John Chrysostom, the archbishop of Constantinople in the fourth century, was an eloquent and fierce critic of the opulent life of the court. Unable to be muzzled, this dynamic advocate for social justice was finally brought before Emperor Arcadius, who demanded that he stop his bold preaching.

The exchange between these representatives of worldly and heavenly power is classic, recalling the dialogue between Pontius Pilate and Christ, who told the Roman procurator, “You would have no authority over me if it were not given to you from above.”

In the showdown between Chrysostom and the emperor, worldly power was put in its place once again. It’s an outstanding demonstration of the power of faith, one of the seven virtues which we’ve been celebrating here on BreakPoint. We’ve already looked at the four cardinal virtues—prudence, temperance, courage, and justice—critical for the people of God to possess at this key moment of history. [Read more...]

Uncertain Times and Prayer

St Issac of Syria by Fr. Johannes Jacobse -
We live in very uncertain times. I don’t think I have ever seen such a widespread uncertainty in my lifetime. My parents saw it since they lived through WWII and the wrenching hardship that placed on them, but many of us only knew the prosperity of the post-war boom that lasted through most of our lifetime.

Some of this trouble is of our own making. We have left off God to a degree, thinking that the security and certainty we had was a kind of birthright instead of recognizing that progress and liberty is hard-won, and must be nurtured and preserved from generation to generation. We tend to forget that “every good and perfect gift comes from above, from the Father of Lights…” as we say at the conclusion of the Divine Liturgy (a verse taken from James 1:17).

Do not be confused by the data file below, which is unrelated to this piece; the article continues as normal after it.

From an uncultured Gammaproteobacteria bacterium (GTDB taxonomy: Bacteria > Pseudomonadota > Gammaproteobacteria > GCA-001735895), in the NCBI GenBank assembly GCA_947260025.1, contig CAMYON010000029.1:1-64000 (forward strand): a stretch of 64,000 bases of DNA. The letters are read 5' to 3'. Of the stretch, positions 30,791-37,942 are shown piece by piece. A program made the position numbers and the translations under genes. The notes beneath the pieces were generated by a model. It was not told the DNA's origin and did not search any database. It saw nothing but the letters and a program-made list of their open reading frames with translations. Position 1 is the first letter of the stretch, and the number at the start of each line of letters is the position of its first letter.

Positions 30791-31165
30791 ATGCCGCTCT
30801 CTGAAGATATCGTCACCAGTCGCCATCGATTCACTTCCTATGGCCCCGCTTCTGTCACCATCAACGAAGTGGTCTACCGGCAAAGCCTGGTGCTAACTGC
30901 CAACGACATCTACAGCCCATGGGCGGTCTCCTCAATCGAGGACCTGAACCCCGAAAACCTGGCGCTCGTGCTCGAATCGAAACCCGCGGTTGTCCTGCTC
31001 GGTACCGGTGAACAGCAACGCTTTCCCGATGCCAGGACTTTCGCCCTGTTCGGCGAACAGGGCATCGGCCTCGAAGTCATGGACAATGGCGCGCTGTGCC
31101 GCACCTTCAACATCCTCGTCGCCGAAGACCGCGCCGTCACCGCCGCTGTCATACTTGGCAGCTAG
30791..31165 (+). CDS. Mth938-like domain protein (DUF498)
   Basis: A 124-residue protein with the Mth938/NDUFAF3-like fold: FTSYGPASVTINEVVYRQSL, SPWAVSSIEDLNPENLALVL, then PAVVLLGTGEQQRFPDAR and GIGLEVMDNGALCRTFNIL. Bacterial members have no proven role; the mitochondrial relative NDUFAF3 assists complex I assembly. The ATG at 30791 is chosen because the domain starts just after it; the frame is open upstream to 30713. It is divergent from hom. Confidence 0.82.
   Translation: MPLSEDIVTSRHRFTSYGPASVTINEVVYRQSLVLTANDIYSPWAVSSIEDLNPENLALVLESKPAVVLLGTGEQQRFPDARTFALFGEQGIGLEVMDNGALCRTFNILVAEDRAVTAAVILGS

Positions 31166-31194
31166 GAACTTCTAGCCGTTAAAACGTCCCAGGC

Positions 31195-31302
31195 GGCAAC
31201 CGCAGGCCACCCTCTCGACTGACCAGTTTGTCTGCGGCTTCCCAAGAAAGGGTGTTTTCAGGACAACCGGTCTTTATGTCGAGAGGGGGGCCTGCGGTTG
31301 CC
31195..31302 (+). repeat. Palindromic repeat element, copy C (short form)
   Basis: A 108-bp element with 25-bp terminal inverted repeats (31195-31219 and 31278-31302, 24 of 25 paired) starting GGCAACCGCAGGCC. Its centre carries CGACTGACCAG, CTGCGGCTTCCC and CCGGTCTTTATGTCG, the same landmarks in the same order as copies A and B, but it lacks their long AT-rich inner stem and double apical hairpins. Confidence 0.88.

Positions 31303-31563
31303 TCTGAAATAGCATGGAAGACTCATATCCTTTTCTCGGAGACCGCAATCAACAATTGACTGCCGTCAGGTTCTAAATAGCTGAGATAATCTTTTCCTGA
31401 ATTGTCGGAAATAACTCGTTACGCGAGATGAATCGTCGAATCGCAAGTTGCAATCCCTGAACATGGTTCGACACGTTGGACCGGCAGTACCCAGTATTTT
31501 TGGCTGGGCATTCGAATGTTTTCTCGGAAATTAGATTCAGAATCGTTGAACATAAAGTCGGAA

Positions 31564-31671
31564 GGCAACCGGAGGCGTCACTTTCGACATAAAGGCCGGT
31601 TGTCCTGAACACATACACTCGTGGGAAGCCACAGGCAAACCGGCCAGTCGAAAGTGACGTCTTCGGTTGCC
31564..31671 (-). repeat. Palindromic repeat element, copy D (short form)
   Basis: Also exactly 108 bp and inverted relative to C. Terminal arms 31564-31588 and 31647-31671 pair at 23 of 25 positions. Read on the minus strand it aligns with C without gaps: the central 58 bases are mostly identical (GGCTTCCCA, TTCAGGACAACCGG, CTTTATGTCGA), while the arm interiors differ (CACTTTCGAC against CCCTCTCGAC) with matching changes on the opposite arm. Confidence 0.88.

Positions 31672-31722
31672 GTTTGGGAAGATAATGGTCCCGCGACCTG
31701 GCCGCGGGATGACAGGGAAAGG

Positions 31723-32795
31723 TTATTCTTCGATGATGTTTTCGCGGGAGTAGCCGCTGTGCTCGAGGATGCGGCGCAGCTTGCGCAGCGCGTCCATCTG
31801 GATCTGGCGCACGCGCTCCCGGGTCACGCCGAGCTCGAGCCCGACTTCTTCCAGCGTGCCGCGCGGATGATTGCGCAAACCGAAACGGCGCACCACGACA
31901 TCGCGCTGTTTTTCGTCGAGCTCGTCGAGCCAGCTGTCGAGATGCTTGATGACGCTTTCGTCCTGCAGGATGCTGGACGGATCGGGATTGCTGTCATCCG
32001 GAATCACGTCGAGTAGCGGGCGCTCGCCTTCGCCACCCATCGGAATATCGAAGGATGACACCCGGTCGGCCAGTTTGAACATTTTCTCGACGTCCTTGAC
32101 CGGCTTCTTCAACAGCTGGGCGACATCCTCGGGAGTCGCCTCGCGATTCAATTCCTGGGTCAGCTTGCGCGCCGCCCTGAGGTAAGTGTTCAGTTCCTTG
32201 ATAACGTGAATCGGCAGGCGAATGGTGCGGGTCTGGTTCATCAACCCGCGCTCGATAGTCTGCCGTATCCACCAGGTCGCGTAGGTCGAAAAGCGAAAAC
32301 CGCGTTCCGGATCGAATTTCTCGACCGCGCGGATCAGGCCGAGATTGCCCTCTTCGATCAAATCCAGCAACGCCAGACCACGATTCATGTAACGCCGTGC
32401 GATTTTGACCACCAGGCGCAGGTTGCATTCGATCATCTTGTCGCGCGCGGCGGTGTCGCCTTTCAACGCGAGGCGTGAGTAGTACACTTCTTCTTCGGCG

When we forget God, morality breaks down, and when morality breaks down then the society we build for ourselves begins to fray and may even unravel. [Read more...]

Doubt Should Not be Feared

Metropolitan Anthony

Metropolitan Anthony

by Metropolitan Anthony of Sourozh -
I have been posed a question about doubt. People fear doubt. But they fear in vain, because doubt comes into being when we do not know the truth in full and pose a question.

I will give an example. I once occupied myself with science. One of the characteristics of scientific progress is the calling into question of everything of which you had previously been certain.

When a scientist gathers facts, they are at first uncoordinated. Then he gathers them together, and some kind of general picture emerges. It seems integral. At this point, if he is a true scientist, he will pose a question to himself: where are the cracks? I will search for a fact that will dismantle the integrity of my conception, since my conception is limited.

All science in general consists of collecting facts, arranging them into a single whole, and then calling this whole into question [Read more...]

Fr. Jacobse: Christianity and Same-Sex Attraction

Fr. Johannes Jacobse

Fr. Johannes Jacobse

by Fr. Johannes Jacobse -
This past Sunday (May 20, 2012), Ancient Faith Todayinterviewed Dr. Philip Mamalakis and Andrew Williams who specialize in counseling people with same-sex attraction. It was hands down one of the most illuminating and informed presentations I have heard on this complex and often contentious topic in quite a while.